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Posted on December 20, 2021 by in Uncategorized


I prefer carrying my concealed handgun on my waistline whether on my hip or in the appendix position. We know that that the ability to quickly draw and shoot accurately with a concealed handgun can be critically important if a criminal offender is armed with a handgun and that we are more likely to be injured and killed with hands, feet, and cutting instruments than with handguns. My ability to accomplish the above is greatly impeded during cold weather when I need to wear a fully zippered or buttoned coat in order to stay warm.

Most firearm instructors recommend that their students carry a compact or full-size semi-automatic handgun of at least 9mm caliber for self-defense if possible. I am the same way, although there is a place for smaller semi-automatic pistols and small revolvers for those who are unable to carry larger handguns for reasons of hand size, grip strength issues, or even the manner in which they must dress from day to day. My concern is about being armed during cold weather and how am I going to be able to access a handgun quickly enough to save my life if it is buried under a closed overcoat. No person intent on harming me is going to give me a break just because I am no longer able to draw my concealed handgun quickly.

Coat pocket carry is my preferred concealed carry method during cold weather in Texas. I realize that a lot of people think that Texas is warm weather country (and it is) but we experience our share of “Blue Northers” where the temperatures are below freezing, and the north wind shows no mercy for man or beast. The secret to safe coat pocket carry is a combination of a small user-friendly pistol or revolver and an intelligently designed pocket holster that stabilizes the handgun while carried in the pocket and fully covers the trigger-guard. Companies that make pocket holsters are Don Hulme, Galco, Sticky, and DeSantis. I currently use pocket holsters by Galco and DeSantis and have at one time owned holsters by the other two companies.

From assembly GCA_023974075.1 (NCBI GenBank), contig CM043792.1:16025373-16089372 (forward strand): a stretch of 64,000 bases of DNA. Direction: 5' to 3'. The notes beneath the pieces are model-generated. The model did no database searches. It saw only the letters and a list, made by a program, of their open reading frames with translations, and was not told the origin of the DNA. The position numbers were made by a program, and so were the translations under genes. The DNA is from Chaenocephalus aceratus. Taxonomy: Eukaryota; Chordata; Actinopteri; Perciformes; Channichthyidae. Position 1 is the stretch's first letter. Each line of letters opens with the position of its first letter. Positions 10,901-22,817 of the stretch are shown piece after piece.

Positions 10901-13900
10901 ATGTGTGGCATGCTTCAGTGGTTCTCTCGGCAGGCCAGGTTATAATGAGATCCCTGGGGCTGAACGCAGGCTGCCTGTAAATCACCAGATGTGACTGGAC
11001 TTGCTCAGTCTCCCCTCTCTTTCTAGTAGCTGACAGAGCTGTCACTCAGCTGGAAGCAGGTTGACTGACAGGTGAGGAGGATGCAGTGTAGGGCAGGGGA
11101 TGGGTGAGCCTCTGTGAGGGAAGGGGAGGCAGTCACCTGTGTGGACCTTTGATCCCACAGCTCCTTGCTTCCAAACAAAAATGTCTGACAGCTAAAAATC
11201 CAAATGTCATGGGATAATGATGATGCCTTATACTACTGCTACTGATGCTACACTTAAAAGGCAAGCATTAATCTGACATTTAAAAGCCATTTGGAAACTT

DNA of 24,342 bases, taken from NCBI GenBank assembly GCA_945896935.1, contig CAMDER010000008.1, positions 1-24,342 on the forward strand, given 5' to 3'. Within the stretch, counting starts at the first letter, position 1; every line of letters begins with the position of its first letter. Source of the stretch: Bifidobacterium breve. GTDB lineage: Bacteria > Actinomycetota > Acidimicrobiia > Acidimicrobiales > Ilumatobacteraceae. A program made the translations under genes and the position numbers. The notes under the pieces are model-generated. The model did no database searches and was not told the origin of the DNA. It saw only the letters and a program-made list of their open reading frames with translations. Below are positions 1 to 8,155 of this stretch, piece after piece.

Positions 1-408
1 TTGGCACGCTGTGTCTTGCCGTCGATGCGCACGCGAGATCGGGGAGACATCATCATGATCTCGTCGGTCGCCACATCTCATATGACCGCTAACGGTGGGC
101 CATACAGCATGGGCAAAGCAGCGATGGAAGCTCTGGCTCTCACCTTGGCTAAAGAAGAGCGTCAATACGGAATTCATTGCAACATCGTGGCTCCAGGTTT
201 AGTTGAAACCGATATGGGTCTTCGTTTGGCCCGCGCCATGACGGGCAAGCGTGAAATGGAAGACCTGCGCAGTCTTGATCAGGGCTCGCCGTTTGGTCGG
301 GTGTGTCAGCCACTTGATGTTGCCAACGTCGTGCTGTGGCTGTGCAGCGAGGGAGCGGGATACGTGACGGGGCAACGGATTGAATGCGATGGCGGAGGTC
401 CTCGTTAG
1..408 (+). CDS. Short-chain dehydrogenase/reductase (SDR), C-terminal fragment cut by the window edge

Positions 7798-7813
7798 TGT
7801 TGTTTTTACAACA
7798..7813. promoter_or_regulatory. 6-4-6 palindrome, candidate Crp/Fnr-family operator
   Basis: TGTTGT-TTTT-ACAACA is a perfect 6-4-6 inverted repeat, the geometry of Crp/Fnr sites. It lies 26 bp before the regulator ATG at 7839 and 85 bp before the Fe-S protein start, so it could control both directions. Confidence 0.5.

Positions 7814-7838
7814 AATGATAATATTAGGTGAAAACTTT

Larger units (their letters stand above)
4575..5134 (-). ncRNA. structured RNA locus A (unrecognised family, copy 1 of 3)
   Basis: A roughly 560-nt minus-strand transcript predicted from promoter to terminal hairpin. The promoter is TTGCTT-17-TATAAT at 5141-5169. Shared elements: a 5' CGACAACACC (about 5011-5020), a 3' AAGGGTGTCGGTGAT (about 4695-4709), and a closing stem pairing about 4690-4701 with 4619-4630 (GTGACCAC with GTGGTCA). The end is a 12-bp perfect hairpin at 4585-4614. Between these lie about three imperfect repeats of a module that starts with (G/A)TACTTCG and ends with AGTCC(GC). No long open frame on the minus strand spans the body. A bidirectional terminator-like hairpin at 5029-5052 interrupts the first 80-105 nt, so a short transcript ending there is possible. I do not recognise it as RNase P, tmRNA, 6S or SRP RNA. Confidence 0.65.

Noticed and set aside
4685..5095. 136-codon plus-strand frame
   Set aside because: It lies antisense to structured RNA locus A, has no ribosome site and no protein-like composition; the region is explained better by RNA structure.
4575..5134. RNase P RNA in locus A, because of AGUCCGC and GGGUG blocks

Obviously, any handgun capable of being carried in one of these holsters is going to be small. Handguns that strike me as good choices are going to be pistols such as the Glock 43 and Sig 365 and revolvers like the Colt Night Cobra, Ruger LCR, and Smith and Wesson J-frame enclosed hammer series such as 442 and 642. I am not a fan of exposed hammers for coat pocket carry, and some savvy concealed carriers simply bob the hammer on small revolvers that have exposed hammers. A protruding hammer is prone to snagging in the pocket when hurriedly drawn. However, a gunsmith can “bob” or “de-spur” (remove) that part of the hammer that protrudes in order to address that problem.

The downside to both small semi-automatic pistols and revolvers is that they are harder to shoot well and hold less ammunition than the larger compact and full-size semi-automatic pistols and revolvers. This is especially true when it comes to small revolvers, which is the reason that many knowledgeable revolver enthusiasts load their .38 caliber “snubbys” with lower velocity wadcutters. My preference is the Hornaday .38 Special 110 grain FTX round. One important consideration for me is the length of the trigger guard as well as the distance of the trigger from the front of the frame. I think there needs to be enough room to easily insert the trigger finger while wearing a lightly insulated glove.